Illustrated FURNITURE Glossary
Card tables, used as side tables when closed, were produced in a wide variety of styles.
Early card tables had depressions at the four corners of the tabletop to hold candles, and often, four additional wells or "guinea holes" or pockets for holding the money or chips in use during the gaming.
The tabletops were often covered with green baize. The styles of card tables varied with the succeeding periods.
Originated in the 17th century, they became common in the William and Mary, Queen Anne and Chippendale periods, when they had tops that unfolded to be supported on a rear leg (sometimes an added fifth leg) that swings out.
The four-legged design persisted in the Federal era; but many had a pedestal base and a top that pivoted 90' when opened. Pedestal-base card tables were also made in the Empire style.
Four-legged models with swivel tops were common in later 19th-century revival styles.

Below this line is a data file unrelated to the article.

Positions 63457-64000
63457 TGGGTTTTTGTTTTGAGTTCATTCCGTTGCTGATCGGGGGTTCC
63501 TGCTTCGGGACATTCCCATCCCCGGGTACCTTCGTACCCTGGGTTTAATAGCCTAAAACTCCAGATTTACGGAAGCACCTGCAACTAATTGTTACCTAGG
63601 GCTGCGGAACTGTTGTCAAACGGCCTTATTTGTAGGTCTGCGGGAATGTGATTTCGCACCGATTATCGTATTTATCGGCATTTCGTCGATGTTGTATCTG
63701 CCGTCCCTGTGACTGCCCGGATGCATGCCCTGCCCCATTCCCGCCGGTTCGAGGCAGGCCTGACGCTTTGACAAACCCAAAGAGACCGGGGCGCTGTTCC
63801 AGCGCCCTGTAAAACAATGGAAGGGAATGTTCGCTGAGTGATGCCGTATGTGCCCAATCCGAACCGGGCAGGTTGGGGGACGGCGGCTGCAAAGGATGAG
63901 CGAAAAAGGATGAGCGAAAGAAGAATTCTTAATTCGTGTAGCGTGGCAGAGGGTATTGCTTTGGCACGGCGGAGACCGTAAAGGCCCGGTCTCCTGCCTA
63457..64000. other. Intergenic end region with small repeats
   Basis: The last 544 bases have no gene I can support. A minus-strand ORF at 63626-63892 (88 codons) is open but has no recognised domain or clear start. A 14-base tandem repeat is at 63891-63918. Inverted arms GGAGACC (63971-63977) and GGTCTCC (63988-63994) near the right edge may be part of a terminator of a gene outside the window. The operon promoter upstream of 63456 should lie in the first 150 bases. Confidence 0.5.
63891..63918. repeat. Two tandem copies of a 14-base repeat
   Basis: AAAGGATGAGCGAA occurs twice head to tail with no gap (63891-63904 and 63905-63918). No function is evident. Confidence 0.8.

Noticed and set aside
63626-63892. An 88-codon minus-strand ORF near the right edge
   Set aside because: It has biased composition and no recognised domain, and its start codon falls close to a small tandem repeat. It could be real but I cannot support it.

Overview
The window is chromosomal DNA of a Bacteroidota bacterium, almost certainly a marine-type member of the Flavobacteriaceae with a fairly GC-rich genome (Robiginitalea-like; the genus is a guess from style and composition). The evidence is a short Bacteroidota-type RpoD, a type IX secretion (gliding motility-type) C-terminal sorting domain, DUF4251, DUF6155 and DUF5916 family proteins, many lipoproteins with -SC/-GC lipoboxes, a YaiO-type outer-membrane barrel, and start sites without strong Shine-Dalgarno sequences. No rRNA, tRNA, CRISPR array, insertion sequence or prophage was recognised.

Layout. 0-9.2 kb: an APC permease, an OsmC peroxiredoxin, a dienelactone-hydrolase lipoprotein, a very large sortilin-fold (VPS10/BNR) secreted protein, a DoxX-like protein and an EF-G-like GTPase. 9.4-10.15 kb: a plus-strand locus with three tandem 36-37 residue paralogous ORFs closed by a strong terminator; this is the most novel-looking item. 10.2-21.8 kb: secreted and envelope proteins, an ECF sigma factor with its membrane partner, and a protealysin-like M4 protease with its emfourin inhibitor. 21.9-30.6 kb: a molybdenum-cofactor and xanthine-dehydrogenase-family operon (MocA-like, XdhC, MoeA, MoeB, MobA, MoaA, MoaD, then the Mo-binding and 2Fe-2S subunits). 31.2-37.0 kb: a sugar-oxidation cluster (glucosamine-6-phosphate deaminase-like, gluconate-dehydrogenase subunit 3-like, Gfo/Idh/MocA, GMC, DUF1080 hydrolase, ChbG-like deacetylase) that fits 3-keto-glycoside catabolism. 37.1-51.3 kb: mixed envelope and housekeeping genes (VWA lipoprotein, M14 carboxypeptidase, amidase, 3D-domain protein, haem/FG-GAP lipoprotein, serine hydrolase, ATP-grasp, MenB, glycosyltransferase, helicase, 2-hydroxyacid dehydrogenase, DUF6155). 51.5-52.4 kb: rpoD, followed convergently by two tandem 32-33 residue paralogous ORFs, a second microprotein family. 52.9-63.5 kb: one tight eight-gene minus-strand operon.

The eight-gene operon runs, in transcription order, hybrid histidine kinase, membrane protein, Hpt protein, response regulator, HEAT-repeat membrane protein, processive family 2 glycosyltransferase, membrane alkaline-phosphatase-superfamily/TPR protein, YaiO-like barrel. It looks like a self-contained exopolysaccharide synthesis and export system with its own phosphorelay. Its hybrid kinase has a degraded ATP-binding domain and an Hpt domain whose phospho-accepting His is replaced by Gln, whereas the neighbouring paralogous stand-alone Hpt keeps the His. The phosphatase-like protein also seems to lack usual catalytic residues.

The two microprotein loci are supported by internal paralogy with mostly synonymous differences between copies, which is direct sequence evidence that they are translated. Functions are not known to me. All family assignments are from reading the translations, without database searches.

Dished: A term applied to the sunken areas in the top surface of card tables, used to hold money or candles. A dished-top table has a raised edge or rim which makes the entire table surface appear to be sunken.
Mechanical card table: An early-19th-century tripod card table created by American furniture designer Duncan Phyfe. A steel rod is concealed in the turned, foliage-carvcd, hollow, urn-shaped support. It moves the rear legs and leaf brackets into a supporting position when the top leaf, which lies on top of the fixed leaf, is turned back to provide extra surface. The lower leaf is attached directly to the column. This table was usually made in pairs, of mahogany, and they were used as console tables when not used for gaming.
Examples from Buffalo:
- Illustration above: Reproduction - Kittinger Furniture Company
- Queen Anne - Private collection
- Hepplewhite - Private collection
- Sheraton - Dana Tillou Fine Arts
- Sheraton - Private collection
- Empire - Private collection
- Empire lyre card table - Boies-Lord House (Hamburg)
- Reproduction Sheraton style card table - Private collection